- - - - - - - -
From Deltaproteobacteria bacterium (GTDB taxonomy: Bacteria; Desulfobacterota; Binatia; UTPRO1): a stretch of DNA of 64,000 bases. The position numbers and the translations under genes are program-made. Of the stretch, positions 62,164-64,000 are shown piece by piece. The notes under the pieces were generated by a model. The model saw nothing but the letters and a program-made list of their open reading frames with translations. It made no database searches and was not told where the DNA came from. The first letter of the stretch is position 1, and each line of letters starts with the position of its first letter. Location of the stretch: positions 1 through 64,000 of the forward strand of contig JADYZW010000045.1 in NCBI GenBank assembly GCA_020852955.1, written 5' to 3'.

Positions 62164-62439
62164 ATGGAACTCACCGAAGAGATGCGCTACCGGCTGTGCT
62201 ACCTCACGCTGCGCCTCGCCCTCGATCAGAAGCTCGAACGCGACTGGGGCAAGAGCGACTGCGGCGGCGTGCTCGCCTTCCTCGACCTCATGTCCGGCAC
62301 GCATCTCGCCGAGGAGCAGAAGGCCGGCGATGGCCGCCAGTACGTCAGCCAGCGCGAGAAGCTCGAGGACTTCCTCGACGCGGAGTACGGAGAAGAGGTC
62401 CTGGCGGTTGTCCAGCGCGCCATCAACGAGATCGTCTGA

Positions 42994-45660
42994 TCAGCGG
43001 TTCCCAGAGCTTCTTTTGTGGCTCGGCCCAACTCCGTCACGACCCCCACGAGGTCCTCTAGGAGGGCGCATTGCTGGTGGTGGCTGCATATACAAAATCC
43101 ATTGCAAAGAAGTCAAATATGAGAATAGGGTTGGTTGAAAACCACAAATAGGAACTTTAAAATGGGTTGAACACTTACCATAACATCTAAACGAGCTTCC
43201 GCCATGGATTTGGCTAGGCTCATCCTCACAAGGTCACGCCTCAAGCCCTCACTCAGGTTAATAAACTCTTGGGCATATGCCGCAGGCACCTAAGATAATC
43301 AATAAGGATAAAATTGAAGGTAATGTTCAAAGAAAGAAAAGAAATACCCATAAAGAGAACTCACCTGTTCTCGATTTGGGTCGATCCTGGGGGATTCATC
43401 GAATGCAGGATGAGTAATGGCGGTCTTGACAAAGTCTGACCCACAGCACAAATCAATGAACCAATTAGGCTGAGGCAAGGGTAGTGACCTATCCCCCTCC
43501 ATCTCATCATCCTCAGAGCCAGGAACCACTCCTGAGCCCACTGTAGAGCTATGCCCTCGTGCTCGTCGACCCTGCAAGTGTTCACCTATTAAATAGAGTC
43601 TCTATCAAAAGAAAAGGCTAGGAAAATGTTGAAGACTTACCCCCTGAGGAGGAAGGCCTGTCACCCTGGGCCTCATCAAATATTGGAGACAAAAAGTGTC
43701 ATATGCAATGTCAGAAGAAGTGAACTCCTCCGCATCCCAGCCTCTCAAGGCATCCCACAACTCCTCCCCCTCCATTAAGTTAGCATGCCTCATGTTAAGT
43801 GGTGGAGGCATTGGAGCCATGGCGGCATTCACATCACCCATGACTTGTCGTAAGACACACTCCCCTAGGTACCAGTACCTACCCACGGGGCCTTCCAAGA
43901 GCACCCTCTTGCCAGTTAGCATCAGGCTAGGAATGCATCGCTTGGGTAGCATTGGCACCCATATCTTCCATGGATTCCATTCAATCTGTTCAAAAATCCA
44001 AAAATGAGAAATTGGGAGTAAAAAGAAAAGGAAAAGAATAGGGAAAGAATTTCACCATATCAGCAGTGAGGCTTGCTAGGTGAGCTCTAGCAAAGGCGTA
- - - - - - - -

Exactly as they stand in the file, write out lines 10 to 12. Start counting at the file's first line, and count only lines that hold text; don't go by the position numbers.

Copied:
43101 ATTGCAAAGAAGTCAAATATGAGAATAGGGTTGGTTGAAAACCACAAATAGGAACTTTAAAATGGGTTGAACACTTACCATAACATCTAAACGAGCTTCC
43201 GCCATGGATTTGGCTAGGCTCATCCTCACAAGGTCACGCCTCAAGCCCTCACTCAGGTTAATAAACTCTTGGGCATATGCCGCAGGCACCTAAGATAATC
43301 AATAAGGATAAAATTGAAGGTAATGTTCAAAGAAAGAAAAGAAATACCCATAAAGAGAACTCACCTGTTCTCGATTTGGGTCGATCCTGGGGGATTCATC